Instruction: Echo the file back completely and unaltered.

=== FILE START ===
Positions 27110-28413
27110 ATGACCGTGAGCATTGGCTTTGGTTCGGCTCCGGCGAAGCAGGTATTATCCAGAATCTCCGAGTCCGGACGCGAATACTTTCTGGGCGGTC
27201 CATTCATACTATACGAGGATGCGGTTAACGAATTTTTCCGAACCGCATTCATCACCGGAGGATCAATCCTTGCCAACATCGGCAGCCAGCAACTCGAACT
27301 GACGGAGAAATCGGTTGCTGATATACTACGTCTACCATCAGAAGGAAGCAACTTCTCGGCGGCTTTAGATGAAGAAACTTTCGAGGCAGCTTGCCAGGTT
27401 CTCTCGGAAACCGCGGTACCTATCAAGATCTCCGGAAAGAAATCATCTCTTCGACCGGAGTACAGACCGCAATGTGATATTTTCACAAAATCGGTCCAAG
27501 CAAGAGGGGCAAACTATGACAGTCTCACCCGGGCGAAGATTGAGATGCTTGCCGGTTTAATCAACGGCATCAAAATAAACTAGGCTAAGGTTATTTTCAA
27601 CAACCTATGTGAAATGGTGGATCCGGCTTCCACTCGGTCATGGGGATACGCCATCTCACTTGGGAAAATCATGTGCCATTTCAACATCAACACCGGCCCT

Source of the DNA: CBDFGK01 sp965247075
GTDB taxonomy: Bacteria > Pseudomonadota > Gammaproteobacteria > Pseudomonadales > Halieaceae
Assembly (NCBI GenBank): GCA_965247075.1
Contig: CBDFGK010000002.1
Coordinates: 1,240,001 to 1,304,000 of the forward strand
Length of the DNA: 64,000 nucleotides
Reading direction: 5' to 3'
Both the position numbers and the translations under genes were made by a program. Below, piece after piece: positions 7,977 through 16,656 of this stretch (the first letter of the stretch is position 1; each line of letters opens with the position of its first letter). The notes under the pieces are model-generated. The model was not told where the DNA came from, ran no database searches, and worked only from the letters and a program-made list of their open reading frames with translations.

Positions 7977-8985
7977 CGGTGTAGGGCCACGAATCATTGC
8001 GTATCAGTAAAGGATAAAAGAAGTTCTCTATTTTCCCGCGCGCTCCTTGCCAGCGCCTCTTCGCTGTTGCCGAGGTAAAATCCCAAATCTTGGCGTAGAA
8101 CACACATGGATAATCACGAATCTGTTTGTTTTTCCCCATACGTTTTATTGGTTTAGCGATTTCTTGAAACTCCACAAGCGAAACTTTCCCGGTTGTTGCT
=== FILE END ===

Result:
Positions 27110-28413
27110 ATGACCGTGAGCATTGGCTTTGGTTCGGCTCCGGCGAAGCAGGTATTATCCAGAATCTCCGAGTCCGGACGCGAATACTTTCTGGGCGGTC
27201 CATTCATACTATACGAGGATGCGGTTAACGAATTTTTCCGAACCGCATTCATCACCGGAGGATCAATCCTTGCCAACATCGGCAGCCAGCAACTCGAACT
27301 GACGGAGAAATCGGTTGCTGATATACTACGTCTACCATCAGAAGGAAGCAACTTCTCGGCGGCTTTAGATGAAGAAACTTTCGAGGCAGCTTGCCAGGTT
27401 CTCTCGGAAACCGCGGTACCTATCAAGATCTCCGGAAAGAAATCATCTCTTCGACCGGAGTACAGACCGCAATGTGATATTTTCACAAAATCGGTCCAAG
27501 CAAGAGGGGCAAACTATGACAGTCTCACCCGGGCGAAGATTGAGATGCTTGCCGGTTTAATCAACGGCATCAAAATAAACTAGGCTAAGGTTATTTTCAA
27601 CAACCTATGTGAAATGGTGGATCCGGCTTCCACTCGGTCATGGGGATACGCCATCTCACTTGGGAAAATCATGTGCCATTTCAACATCAACACCGGCCCT

Source of the DNA: CBDFGK01 sp965247075
GTDB taxonomy: Bacteria > Pseudomonadota > Gammaproteobacteria > Pseudomonadales > Halieaceae
Assembly (NCBI GenBank): GCA_965247075.1
Contig: CBDFGK010000002.1
Coordinates: 1,240,001 to 1,304,000 of the forward strand
Length of the DNA: 64,000 nucleotides
Reading direction: 5' to 3'
Both the position numbers and the translations under genes were made by a program. Below, piece after piece: positions 7,977 through 16,656 of this stretch (the first letter of the stretch is position 1; each line of letters opens with the position of its first letter). The notes under the pieces are model-generated. The model was not told where the DNA came from, ran no database searches, and worked only from the letters and a program-made list of their open reading frames with translations.

Positions 7977-8985
7977 CGGTGTAGGGCCACGAATCATTGC
8001 GTATCAGTAAAGGATAAAAGAAGTTCTCTATTTTCCCGCGCGCTCCTTGCCAGCGCCTCTTCGCTGTTGCCGAGGTAAAATCCCAAATCTTGGCGTAGAA
8101 CACACATGGATAATCACGAATCTGTTTGTTTTTCCCCATACGTTTTATTGGTTTAGCGATTTCTTGAAACTCCACAAGCGAAACTTTCCCGGTTGTTGCT